I am not sure I ever properly thought about the definition of science. I guess, as a scientist, I ‘know’, deep inside, what science is. Or at least I think I do. But the more I focused on specific aspects of my research, the more specialised I became, the less I wondered about the broad meaning of science. Sounds familiar? So, what is science? If I randomly pick a dictionary and look for the word ‘science’, here is what I get: ‘The systematic study of the nature and behavior of the material and physical universe, based on observation, experiment and measurement, and the formulation of laws to describe these facts in general terms.’ It seems like a very complete definition, however, what is fundamentally missing in this statement is the original meaning of the word ‘science’ itself. Science means knowledge. And this is what scientists are after: knowledge. Not just a systematic study. So it seems that defining science might not be such an easy task after all.

This has led Britain's Science Council, established by Royal Charter in 2003 and a membership organisation for learned and professional bodies across science and its applications, the opportunity to ponder on the definition of science. This quest for a new definition led the Science Council to give what they claim to be the ‘first official definition’ of science ever published. And here is what they came up with: ‘Science is the pursuit of knowledge and understanding of the natural and social world following a systematic methodology based on evidence.’ Short, simple and general. It covers the natural and the social world, and includes the notions of systematic and evidence based thought. The only missing part is the formulation of laws to generalise the facts. But could a definition ever be complete?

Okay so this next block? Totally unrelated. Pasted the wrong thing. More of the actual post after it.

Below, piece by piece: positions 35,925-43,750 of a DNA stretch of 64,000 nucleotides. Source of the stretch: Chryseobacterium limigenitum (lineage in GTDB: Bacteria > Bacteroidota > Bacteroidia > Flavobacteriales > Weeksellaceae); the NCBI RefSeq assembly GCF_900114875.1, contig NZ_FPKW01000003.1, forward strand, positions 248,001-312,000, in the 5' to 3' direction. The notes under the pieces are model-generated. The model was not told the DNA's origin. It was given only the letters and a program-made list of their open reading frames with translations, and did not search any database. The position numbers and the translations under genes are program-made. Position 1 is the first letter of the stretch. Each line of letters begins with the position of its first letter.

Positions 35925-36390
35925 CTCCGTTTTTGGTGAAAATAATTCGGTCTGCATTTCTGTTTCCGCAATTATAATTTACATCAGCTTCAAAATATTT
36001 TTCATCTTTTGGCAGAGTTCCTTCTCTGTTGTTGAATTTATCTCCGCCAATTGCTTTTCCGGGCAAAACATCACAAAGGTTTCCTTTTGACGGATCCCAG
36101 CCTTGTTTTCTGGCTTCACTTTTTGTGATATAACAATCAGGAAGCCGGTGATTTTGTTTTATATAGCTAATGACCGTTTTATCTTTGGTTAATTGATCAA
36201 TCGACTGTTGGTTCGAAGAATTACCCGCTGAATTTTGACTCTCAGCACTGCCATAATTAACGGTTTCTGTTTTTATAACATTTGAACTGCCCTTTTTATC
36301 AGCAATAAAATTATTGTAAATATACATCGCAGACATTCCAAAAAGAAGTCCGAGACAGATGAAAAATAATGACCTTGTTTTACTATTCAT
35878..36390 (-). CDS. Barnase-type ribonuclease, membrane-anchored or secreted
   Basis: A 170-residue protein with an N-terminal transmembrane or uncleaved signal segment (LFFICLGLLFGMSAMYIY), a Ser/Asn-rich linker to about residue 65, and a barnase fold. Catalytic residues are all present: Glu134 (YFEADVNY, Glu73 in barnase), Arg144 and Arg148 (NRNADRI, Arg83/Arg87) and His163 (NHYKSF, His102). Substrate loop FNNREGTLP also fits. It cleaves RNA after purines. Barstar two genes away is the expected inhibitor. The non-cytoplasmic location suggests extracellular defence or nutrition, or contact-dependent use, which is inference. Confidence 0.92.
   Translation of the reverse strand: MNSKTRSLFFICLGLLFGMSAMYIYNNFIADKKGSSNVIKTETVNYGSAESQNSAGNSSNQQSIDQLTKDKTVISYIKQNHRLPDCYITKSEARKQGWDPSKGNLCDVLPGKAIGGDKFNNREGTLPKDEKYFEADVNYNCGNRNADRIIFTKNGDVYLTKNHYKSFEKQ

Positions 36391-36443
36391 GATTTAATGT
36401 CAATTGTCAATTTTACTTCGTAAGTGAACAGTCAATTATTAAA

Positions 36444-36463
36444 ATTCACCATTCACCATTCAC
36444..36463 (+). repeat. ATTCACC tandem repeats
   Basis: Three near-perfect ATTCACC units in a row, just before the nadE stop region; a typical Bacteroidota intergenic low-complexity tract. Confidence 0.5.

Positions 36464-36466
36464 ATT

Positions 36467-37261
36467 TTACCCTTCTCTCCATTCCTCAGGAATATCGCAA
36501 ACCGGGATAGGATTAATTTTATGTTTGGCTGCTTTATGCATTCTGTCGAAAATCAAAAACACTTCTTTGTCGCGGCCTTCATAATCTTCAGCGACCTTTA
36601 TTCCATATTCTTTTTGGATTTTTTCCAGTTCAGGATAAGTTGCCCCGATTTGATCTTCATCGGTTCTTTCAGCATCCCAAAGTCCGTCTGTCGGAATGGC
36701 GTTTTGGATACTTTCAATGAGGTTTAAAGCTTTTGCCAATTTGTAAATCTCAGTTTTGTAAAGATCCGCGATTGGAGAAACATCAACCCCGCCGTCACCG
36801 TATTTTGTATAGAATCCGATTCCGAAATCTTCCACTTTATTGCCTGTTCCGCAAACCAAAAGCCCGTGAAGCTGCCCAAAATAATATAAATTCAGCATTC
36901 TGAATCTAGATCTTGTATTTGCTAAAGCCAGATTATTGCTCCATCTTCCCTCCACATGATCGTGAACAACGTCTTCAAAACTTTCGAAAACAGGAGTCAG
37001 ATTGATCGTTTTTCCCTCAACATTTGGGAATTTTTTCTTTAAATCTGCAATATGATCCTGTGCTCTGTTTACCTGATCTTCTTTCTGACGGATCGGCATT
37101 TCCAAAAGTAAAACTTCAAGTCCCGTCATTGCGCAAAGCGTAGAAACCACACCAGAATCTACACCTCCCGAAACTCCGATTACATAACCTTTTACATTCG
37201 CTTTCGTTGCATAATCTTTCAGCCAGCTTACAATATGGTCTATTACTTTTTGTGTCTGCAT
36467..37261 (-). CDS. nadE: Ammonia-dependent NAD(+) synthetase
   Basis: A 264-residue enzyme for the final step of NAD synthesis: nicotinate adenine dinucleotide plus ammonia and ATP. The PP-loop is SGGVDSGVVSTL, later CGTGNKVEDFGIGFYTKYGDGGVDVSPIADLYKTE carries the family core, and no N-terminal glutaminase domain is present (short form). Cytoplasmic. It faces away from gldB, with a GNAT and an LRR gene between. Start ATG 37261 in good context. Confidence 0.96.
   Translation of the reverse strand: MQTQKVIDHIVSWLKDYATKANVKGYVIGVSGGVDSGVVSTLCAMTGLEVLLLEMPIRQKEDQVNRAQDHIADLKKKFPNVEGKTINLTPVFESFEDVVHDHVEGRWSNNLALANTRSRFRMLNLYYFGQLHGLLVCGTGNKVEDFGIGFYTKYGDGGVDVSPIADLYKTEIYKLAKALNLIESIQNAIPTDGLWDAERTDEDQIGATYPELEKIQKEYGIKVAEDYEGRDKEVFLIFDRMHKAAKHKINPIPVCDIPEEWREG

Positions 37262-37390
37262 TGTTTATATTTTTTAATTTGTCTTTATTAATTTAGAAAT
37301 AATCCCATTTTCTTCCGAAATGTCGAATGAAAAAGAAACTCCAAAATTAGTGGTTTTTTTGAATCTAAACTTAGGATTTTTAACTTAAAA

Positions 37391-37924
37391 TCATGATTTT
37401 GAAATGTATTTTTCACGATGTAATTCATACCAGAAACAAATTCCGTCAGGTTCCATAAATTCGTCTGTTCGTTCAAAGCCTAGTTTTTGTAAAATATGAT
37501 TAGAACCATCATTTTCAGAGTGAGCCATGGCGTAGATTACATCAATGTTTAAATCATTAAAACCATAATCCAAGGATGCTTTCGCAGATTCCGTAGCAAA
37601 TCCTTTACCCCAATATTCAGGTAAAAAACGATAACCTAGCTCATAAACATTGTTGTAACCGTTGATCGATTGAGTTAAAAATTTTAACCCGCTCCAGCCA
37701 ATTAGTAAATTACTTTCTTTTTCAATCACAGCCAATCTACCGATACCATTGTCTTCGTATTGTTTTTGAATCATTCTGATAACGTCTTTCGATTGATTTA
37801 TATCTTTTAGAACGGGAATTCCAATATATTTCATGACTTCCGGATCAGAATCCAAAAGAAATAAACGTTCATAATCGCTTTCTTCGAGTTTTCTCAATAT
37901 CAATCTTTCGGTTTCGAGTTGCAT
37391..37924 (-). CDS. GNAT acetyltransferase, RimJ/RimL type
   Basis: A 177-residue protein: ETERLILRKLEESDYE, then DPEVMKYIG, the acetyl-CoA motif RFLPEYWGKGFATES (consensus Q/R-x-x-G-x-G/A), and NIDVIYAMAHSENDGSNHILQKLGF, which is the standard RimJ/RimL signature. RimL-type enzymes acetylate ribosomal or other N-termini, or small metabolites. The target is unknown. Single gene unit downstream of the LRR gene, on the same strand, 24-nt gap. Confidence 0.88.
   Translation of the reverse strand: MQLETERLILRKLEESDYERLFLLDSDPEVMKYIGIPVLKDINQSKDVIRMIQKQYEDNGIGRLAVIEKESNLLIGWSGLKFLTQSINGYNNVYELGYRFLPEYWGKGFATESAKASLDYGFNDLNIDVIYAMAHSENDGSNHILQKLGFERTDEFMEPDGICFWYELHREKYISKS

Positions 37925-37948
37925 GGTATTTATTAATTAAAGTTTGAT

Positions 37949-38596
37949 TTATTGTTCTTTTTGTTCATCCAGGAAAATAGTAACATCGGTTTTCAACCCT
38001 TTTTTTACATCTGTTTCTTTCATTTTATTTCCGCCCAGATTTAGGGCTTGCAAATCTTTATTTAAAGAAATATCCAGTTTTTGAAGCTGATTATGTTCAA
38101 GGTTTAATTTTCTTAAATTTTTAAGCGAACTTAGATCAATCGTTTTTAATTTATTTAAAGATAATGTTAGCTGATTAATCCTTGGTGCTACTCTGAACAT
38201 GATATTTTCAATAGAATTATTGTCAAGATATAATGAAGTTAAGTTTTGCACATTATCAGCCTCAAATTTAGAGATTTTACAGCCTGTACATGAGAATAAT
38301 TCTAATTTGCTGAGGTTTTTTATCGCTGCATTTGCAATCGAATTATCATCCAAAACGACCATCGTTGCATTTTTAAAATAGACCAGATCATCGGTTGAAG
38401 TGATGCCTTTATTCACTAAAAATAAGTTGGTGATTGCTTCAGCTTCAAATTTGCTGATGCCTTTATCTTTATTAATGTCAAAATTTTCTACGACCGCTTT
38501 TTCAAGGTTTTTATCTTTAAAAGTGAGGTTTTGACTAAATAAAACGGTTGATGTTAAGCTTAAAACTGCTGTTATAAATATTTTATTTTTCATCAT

Whatever the definition, science is at the forefront of political speech. World leaders understand that critical national goals can only be met if we renew our commitment to science, technology and innovation.

“We will restore science to its rightful place” announced Barack Obama in his inaugural address on January 20, 2009. “We will transform our schools and colleges and universities to meet the demands of a new age. All this we can do. All this we will do.” The British Prime Minister, Gordon Brown, echoed Barack Obama's speech on February 27, and promised to invest record amounts of money into basic and applied science to supply the jobs of tomorrow. Whether it is to foster the economic growth, improve the quality of life, strengthen the national security or combat global warming, “Science alone gives us hope” said Brown.

Let us now hope that those sound promises will become a reality and foster the breakthroughs of tomorrow. All this they can do. All this will they do?

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DOI: 10.1016/S1369-7021(09)70097-5